Georgian food is arguably one of the most underrated cuisines in the world. Apart from the humble khachapuri, people hardly know what other dishes constitute Georgian cuisine. Considering the mountainous country is sandwiched between Europe and Asia, one can expect an array of flavors influenced by various places across Europe and Asia.
But keep in mind – dining at a Georgian restaurant is not for those quick, grab-a-bite-and-leave diners. It is very easy to lose track of time at the table. There’s a lot for you to try and not everything you try will be healthy or light but when you’re done, you will leave feeling stuffed and satisfied.
Here’s a Georgian food guide featuring a list of traditional Georgian speciality dishes and tips on what to eat and drink during your visit to Georgia. Since this list is based on my personal experiences, I’m only listing down the dishes I tried and loved. So first-timers, take note of these non-negotiable dishes that will always keep Georgia on your mind and in your heart.
No trip to Georgia or a Georgian restaurant is complete without a few tastes of Khachapuri, it’s national dish. It’s a warm, gooey, cheese-stuffed bread that feels like a warm hug on a gloomy day. Ask a local to recommend their favorite traditional dish and they’re sure to say Khachapuri as it’s easily available at every nook and corner! It’s comforting, indulgent and oozing with heart-stopping goodness. While some serve this dish pizza-style, the traditional version, known as khachapuri adjaruli, is a combination of fluffy bread shaped like a boat, with a giant hole in the middle that’s filled with pats of butter, runny eggs and oodles of cheese.
Think soupy dumplings – except a lot larger, distinctive looking thanks to their multiple pleats and a lot more flavorful. The twisted dough is stuffed with spices, onions and meats like lamb, beef, pork or with mushrooms and cheese and then served boiled or steamed. Though the fillings may vary with the area, these soupy dumplings come with a sense of urgency, as they are best enjoyed when eaten hot.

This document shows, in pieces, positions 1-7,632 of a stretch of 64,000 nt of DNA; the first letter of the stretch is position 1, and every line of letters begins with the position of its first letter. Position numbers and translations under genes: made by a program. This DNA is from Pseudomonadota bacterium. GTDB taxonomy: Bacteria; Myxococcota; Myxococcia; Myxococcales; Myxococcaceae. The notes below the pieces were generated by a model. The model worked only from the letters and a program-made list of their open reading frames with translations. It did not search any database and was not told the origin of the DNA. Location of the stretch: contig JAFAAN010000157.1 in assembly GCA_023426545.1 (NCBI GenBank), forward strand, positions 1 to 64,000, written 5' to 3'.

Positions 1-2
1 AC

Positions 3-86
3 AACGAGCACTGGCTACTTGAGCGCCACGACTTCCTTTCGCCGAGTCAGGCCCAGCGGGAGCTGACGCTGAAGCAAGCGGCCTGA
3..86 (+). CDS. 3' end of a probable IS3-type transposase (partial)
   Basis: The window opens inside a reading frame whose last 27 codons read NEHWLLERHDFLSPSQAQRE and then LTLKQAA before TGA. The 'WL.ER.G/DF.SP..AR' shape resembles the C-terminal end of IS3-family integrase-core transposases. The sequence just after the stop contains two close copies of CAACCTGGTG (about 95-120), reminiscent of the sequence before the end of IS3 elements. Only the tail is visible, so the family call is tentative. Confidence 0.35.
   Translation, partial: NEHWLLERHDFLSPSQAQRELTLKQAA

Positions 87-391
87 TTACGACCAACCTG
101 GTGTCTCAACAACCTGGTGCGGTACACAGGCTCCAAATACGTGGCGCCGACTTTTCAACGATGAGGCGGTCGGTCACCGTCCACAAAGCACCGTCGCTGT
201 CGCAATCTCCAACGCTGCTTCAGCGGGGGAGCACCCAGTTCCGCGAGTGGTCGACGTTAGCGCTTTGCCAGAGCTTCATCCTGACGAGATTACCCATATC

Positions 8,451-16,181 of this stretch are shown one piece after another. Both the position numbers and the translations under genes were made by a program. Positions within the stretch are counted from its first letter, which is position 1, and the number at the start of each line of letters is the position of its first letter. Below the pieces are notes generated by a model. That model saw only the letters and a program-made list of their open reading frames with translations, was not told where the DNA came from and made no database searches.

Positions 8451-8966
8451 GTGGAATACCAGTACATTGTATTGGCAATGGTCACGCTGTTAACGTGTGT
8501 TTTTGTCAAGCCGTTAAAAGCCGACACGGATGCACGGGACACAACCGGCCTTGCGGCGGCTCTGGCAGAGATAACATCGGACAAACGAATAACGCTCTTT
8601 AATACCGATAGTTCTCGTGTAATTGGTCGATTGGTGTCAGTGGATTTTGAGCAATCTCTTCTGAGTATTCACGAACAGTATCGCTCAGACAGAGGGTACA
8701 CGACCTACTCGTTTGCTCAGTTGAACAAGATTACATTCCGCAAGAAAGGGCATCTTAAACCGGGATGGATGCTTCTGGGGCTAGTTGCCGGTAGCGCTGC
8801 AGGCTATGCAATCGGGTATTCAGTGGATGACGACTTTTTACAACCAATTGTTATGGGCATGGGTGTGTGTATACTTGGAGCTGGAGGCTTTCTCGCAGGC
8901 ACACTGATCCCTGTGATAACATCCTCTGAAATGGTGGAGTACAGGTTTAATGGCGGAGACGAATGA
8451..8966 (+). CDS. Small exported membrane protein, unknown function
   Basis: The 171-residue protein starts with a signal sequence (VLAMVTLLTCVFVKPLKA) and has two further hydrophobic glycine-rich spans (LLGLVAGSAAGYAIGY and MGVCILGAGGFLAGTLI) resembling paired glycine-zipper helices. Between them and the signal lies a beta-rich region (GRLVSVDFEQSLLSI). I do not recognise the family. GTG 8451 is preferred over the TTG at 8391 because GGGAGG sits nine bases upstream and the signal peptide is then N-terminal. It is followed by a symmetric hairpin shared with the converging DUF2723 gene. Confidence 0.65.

After all the khachapuris, Ojakhuri is just what you need. Another popular Georgian dish which translates to ‘family meal,’ consists of pork meat, fried potatoes, onion and garlic, all roasted together and served in a clay pot. It’s a simple, aromatic and flavor-packed dish. If you don’t eat pork, pick between chicken or mushrooms. Every place has it’s own version of garnishes so the taste may vary but it’s definitely something you must try.
A very simple, effortless and fuss-free dish – Shkmeruli is a traditional Georgian dish of chicken in milk and garlic sauce. It has very few ingredients and can literally be made even at home. The rich flavors of crispy roasted chicken pair excellently well with the creamy garlic sauce, making this a dish to remember.
- Chicken Tabaka:
Popular in Caucasian cuisines, Chicken Tabaka is a delicious pan-fried chicken seasoned with garlic, dressed with traditional Georgian sauces and salts. Crispy on the outside, soft and tender on the inside, this dish is usually served with a generous dose of Tkemali (plum sauce). Chicken Tabaka is the kind of dish you want to eat by yourself, starting with the crispy skin, licking your fingers clean and leaving absolutely nothing behind!
A dish that never disappoints – Georgian Kababi is nothing but grilled minced meat kebabs carefully wrapped in a paper-thin lavash-like bread and sprinkled with sumac and onion slices. It’s a basic dish that no one can ever go wrong with.
A traditional Georgian candy that’s almost always mistaken for candles if seen from a distance or sometimes sausages. Almonds and walnuts are threaded onto a string, dipped in grape juice and dried. You’ll find them everywhere – on the streets, in local markets, outside restaurants. They’re sticky and waxy and sometimes referred to as Georgian Snickers.
- Vino Ice-cream:
You’ve heard of chocolate, vanilla and regular ice cream flavors…but that’s not what you need to try in Georgia. While walking through the streets, keep an eye out for tiny, hole-in-the-wall ice cream parlors that sell nothing but a unique purple colored vino ice cream. Yes, you read that right! Wine and ice cream! With the most authentic flavor of Georgian wine, vino ice cream is worth trying while you’re in Georgia. After all, the country is believed to be the birthplace of wine.
Georgia is known for it’s wines and wine regions. While there are many unique and different wines made from ancient grape varietals, a trip down to Kakheti or a popular wine bar will allow you to taste and learn about the numerous Georgian wine varietals.
A strong drink made of the grape residue left after making wine is called cha-cha. Popularly known as ‘vine vodka,’ this spirit is the preferred choice for celebrations and occasions.
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